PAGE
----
— Robert Deveau
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Friday July 19, 2013 at 13:37

SEX KITTENS GO TO COLLEGE (1960)
Written by Robert Hill  Directed by Albert Zugsmith
 
When Dr. Mathilda West (Mamie Van Doren) arrives at Collins College, everyone is shocked and dismayed to see that this scientist, medical doctor and psychiatrist who speaks 17 languages looks like Mamie Van Doren. This is a movie I’ve been curious about nearly my entire life; despite the fact that Allied Artists movies were everywhere on TV in the Sixties, this one never showed up. Now that my curiosity has been satisfied, I wish I could say that the film was worth watching, but it isn’t. You would think a film that features Mamie Van Doren, Jackie Coogan (doing a W.C. Fields impression for the entire film), John Carradine, Louis Nye and a chimp doing high kicks on the bar of a nightclub called The Passion Pit while Conway Twitty plays would be worth seeing. You would think that a movie that features bombshell Van Doren cast against type as a genius, with Tuesday Weld and Vampira and Brigitte Bardot’s sister and a giant robot would be worth seeing. But you would be wrong. With its mix of teens and sex and older character actors and bland rock it reminded me of the AIP beach movies, which were at least occasionally amusing. The funniest thing in this is Carradine’s delivery of the line “oodles and oodles of peaches” as he leers at Van Doren’s patella. The humor is on the level that one sees in the little 60s mens magazines with titles like “Wink” and “Cue.” (TCM’s print looks fine, though.)- Robert Deveau
SEX KITTENS GO TO COLLEGE (1960)
Written by Robert Hill  Directed by Albert Zugsmith
 
When Dr. Mathilda West (Mamie Van Doren) arrives at Collins College, everyone is shocked and dismayed to see that this scientist, medical doctor and psychiatrist who speaks 17 languages looks like Mamie Van Doren. This is a movie I’ve been curious about nearly my entire life; despite the fact that Allied Artists movies were everywhere on TV in the Sixties, this one never showed up. Now that my curiosity has been satisfied, I wish I could say that the film was worth watching, but it isn’t. You would think a film that features Mamie Van Doren, Jackie Coogan (doing a W.C. Fields impression for the entire film), John Carradine, Louis Nye and a chimp doing high kicks on the bar of a nightclub called The Passion Pit while Conway Twitty plays would be worth seeing. You would think that a movie that features bombshell Van Doren cast against type as a genius, with Tuesday Weld and Vampira and Brigitte Bardot’s sister and a giant robot would be worth seeing. But you would be wrong. With its mix of teens and sex and older character actors and bland rock it reminded me of the AIP beach movies, which were at least occasionally amusing. The funniest thing in this is Carradine’s delivery of the line “oodles and oodles of peaches” as he leers at Van Doren’s patella. The humor is on the level that one sees in the little 60s mens magazines with titles like “Wink” and “Cue.” (TCM’s print looks fine, though.)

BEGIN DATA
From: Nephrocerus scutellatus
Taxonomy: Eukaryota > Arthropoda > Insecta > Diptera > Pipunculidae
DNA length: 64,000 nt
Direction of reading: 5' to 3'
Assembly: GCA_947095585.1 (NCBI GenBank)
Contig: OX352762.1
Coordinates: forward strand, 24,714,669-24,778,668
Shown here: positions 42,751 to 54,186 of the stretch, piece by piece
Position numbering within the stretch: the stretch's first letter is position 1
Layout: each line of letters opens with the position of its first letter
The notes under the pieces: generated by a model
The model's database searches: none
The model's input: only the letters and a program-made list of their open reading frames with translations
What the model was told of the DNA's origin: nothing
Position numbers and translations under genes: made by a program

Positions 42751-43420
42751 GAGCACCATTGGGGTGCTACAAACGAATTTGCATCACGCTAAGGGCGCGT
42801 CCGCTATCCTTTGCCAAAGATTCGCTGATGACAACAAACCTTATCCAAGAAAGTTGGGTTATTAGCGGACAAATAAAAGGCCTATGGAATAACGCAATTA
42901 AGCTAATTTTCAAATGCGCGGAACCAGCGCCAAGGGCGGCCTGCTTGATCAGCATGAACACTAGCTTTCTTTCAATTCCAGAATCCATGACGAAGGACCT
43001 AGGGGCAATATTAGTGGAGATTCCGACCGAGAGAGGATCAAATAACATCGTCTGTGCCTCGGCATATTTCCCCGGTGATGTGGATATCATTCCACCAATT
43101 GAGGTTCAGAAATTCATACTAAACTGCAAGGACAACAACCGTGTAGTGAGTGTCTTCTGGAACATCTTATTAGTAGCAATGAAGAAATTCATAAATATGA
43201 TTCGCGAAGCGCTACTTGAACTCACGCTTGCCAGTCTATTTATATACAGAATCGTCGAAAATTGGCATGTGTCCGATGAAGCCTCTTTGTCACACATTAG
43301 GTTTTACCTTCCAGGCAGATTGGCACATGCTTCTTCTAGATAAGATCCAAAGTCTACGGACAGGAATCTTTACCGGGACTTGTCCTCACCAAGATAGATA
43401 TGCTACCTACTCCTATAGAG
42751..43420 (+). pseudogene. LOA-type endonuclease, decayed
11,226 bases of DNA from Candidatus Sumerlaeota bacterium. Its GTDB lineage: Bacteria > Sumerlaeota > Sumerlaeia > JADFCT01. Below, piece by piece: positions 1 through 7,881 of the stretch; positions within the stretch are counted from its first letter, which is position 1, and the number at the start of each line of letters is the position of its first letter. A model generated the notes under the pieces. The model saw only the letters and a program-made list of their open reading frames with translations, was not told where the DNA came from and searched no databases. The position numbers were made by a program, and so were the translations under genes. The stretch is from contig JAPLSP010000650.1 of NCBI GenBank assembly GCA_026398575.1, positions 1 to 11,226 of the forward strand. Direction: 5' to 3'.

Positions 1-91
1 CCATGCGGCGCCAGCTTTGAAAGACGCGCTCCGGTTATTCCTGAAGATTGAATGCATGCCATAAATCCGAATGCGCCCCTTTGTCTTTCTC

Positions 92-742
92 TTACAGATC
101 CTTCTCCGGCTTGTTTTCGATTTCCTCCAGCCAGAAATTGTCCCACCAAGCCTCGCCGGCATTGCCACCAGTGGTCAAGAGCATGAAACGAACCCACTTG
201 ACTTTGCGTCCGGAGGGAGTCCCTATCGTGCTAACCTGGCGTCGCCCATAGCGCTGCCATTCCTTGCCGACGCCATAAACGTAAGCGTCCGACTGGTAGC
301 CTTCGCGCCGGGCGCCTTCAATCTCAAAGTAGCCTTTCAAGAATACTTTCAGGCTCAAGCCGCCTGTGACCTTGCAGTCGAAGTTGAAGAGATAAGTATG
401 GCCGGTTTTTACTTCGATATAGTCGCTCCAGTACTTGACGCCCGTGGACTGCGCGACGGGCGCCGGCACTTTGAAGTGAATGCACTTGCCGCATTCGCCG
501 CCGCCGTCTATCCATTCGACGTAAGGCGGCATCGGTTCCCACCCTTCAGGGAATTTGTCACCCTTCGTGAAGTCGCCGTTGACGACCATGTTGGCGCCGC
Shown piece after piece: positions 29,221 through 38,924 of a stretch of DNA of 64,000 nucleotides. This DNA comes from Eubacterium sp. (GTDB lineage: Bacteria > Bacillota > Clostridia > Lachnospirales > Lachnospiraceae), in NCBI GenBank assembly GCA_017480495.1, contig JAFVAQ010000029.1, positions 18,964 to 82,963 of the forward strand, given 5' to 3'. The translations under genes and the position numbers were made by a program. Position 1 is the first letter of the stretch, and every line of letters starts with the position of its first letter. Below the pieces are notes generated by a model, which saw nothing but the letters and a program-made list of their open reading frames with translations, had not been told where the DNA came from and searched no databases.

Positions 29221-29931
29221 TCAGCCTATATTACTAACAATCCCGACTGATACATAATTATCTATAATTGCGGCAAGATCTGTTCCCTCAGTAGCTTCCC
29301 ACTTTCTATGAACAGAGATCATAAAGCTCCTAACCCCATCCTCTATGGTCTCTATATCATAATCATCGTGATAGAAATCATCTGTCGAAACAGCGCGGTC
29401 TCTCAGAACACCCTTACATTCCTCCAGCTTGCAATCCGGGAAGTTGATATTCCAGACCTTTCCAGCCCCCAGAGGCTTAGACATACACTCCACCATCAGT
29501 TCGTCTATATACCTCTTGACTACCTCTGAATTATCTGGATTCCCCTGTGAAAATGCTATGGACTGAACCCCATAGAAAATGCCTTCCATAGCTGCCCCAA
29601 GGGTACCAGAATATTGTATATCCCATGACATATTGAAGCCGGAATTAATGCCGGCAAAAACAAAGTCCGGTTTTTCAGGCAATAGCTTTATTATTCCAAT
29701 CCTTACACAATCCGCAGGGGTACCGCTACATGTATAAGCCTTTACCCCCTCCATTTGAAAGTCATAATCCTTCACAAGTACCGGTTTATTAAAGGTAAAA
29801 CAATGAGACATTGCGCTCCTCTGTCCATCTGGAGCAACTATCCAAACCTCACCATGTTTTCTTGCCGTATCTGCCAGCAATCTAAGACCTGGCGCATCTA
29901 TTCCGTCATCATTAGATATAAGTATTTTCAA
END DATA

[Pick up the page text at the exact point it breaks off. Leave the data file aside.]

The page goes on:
- Robert Deveau
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Wednesday June 26, 2013 at 13:11